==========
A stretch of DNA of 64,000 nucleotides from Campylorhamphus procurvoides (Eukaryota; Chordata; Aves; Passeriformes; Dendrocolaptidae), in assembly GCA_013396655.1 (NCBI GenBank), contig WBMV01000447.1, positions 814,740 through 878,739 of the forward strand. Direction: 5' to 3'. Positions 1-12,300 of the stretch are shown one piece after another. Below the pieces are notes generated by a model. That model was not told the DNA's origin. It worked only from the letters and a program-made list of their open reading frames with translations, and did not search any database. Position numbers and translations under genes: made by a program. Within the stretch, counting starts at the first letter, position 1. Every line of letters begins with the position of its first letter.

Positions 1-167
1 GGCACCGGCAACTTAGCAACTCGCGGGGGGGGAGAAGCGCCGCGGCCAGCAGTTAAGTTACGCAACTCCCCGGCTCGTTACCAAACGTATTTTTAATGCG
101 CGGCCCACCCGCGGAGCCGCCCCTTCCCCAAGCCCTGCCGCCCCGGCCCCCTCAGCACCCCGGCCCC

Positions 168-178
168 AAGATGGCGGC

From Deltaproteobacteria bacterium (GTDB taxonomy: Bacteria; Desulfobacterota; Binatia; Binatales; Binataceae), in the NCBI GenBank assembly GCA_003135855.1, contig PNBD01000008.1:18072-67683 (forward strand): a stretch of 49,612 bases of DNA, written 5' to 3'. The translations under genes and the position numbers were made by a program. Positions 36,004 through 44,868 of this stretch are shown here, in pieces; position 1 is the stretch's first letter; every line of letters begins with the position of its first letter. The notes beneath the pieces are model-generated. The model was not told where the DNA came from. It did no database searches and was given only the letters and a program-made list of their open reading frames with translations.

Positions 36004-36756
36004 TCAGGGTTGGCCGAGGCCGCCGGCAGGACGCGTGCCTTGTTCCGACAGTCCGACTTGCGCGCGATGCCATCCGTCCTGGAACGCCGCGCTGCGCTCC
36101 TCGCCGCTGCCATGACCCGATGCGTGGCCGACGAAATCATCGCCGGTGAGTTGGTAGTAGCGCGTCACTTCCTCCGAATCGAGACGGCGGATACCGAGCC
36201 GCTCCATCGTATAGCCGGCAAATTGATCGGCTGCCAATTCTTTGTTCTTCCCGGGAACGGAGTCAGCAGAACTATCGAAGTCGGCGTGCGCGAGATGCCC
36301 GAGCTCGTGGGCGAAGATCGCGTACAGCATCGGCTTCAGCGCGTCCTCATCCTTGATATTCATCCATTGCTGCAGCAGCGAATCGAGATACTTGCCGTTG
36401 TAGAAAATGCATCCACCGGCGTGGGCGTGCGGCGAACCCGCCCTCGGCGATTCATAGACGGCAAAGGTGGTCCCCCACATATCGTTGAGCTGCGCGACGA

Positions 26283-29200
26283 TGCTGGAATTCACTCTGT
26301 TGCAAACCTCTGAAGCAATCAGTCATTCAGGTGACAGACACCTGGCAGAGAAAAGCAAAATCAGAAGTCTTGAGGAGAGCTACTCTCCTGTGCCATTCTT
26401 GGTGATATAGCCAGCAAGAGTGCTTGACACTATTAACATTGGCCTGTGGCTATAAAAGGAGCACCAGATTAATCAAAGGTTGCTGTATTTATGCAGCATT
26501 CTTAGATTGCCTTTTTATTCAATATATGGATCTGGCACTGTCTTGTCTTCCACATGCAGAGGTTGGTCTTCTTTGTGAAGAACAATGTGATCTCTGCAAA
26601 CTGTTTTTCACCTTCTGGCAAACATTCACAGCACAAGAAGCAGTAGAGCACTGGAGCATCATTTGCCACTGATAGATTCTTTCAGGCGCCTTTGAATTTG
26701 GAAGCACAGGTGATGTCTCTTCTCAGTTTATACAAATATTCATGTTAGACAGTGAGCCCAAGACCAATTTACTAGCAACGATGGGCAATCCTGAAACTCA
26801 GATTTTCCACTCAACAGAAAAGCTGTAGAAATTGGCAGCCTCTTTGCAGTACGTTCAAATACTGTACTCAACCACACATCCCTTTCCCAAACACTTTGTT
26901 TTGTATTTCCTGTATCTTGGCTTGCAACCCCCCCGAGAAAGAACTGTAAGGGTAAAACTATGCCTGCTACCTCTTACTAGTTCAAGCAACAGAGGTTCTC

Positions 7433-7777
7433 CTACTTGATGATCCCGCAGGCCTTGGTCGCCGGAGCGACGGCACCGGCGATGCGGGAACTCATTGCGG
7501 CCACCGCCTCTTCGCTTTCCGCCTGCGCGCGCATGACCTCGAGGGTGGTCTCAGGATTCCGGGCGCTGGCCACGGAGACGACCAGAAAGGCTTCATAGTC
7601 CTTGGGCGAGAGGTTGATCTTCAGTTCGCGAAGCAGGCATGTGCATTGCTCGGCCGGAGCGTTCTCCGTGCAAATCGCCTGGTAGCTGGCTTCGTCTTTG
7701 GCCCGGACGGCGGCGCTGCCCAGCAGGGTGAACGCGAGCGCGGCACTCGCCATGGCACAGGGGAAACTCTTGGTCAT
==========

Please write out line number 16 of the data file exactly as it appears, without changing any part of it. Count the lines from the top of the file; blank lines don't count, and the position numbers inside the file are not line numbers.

26301 TGCAAACCTCTGAAGCAATCAGTCATTCAGGTGACAGACACCTGGCAGAGAAAAGCAAAATCAGAAGTCTTGAGGAGAGCTACTCTCCTGTGCCATTCTT